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Born near Manchester, England, I became a Butler in 1985. After working in many very large homes, I moved to California in 1994 after marrying my wife, Debbie, who is from San Francisco.
I started writing because I was always being asked, "What is it like to work for wealthy people?" I turned some of my experiences into a novel, and called it Stonebridge Manor.
Since that first book, which is a murder mystery, I have written thrillers and I have just finished my fifth book.
I write in a very entertaining style, whatever the subject, and I hope you enjoy them.
I still have family in the UK and in the USA, and I enjoy football (soccer) and golf.
on Aug. 18, 2013 :
I think that reading a good book is a bit like being a ghost haunting people and places that you previously didn't know existed - being blown like mist, from scene to scene, hoping to stay longer in some, catching just enough detail in others, but all the time with the author's hand guiding you carefully to show you what you need to know about events to make you content in your hauntings. Stonebridge Manor is one such.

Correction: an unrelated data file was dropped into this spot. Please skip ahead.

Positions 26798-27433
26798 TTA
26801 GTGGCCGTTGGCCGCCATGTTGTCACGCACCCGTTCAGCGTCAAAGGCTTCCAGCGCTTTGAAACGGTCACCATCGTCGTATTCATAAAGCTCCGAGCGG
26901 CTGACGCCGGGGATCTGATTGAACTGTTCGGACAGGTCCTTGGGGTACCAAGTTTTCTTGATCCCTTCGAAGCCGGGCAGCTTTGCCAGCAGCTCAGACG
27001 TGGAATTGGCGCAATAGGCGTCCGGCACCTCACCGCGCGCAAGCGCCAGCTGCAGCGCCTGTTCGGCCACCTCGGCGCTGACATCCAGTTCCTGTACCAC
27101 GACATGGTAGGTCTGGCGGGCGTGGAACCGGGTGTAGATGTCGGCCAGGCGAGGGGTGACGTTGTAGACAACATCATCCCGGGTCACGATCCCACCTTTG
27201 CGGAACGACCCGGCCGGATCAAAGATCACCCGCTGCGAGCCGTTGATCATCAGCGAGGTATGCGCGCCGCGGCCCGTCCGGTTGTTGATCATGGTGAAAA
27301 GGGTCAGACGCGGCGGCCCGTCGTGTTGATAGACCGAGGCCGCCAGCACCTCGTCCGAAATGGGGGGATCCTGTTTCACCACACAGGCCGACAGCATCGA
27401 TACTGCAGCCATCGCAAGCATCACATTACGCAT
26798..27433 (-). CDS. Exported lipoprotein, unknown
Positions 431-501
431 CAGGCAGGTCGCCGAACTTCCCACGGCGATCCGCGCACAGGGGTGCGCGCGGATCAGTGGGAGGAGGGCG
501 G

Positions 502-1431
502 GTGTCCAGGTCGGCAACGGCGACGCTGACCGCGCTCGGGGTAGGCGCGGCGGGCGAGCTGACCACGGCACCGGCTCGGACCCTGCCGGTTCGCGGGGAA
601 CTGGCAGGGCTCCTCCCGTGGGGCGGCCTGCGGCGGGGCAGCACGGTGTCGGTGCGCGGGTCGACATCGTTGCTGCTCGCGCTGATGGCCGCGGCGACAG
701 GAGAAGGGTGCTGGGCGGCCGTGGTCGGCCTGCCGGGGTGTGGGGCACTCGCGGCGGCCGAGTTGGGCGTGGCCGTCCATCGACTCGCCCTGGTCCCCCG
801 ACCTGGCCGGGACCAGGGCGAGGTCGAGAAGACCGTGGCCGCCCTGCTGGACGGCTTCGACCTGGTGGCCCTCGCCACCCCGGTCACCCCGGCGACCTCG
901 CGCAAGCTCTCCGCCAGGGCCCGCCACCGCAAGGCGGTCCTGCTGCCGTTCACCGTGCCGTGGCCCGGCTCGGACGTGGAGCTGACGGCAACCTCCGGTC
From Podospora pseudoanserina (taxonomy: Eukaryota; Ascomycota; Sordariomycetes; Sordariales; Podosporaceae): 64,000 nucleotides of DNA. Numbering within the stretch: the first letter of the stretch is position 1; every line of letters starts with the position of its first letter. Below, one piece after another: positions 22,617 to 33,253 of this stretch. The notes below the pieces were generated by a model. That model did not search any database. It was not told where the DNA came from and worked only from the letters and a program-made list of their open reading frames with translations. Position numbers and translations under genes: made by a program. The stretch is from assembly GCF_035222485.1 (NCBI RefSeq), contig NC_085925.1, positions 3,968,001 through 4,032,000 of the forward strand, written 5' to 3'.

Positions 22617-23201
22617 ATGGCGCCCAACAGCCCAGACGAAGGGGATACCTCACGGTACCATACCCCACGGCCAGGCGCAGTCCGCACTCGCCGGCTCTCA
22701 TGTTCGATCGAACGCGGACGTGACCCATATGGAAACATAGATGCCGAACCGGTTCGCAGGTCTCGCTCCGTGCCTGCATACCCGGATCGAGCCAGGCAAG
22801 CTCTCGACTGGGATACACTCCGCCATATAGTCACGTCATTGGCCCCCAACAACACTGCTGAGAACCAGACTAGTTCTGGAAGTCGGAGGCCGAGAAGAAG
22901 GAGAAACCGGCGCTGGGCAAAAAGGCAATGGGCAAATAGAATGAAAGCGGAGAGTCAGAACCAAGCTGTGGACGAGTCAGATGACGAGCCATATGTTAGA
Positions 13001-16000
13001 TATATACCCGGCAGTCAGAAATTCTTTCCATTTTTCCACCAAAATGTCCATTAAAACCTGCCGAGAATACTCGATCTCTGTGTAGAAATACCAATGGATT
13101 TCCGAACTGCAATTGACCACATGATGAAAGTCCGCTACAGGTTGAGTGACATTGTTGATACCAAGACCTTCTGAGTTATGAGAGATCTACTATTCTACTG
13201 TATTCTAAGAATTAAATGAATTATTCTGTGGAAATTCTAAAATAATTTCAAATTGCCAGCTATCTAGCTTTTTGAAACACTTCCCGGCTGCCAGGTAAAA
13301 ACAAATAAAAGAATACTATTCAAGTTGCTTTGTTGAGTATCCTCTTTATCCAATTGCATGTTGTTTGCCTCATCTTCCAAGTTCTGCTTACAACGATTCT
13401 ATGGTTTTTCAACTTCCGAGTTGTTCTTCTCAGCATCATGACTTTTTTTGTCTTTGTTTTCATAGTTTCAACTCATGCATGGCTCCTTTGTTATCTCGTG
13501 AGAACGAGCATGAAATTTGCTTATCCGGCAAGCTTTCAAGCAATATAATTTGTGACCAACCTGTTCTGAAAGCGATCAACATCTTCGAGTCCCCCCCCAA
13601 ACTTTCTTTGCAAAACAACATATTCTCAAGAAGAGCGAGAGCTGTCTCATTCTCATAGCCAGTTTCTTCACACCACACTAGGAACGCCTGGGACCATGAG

The author provided a framework and just enough detail for my imagination to dress the scenes my way, like a play on a private stage with an audience of one. The action flowed well, so much so that I read the book at one long sitting. I had to read the whole thing because it was the only way to get to the other side and be able to continue with my own life without worrying about the characters.
Like life, the story irked at some points, tugged at my sensibilities at others, made me care, made me not care - just like the real lives of strangers do when you catch glimpses. The butler element is delicious, the English country home settings as comfortable as a well-stuffed armchair and I was happy, in my unbalanced non-PC way, for the murder to proceed as it did. There are no plot-holes. There are maybe half a dozen editing punctuation blips (which I only noticed because of my undiagnosed English language-OCD) and they do not detract from the story one iota. I can't write a description of sex for love or toffee and since I am, at age fifty-three, not yet halfway through English puberty I cannot vouch for their authenticity or detail and so can only comment that I had merely to shut my eyes for one or two lines, three or four times.
A splendid romp with elements of a very modern Downton Abbey, wisps of Tom Sharpe in his more serious moments and a soaking splash of light murder-detection that had me visualise the policemen involved as a gestalt of all of my favourite television coppers. I recommend this book; it's great entertainment.
(reviewed 2 days after purchase)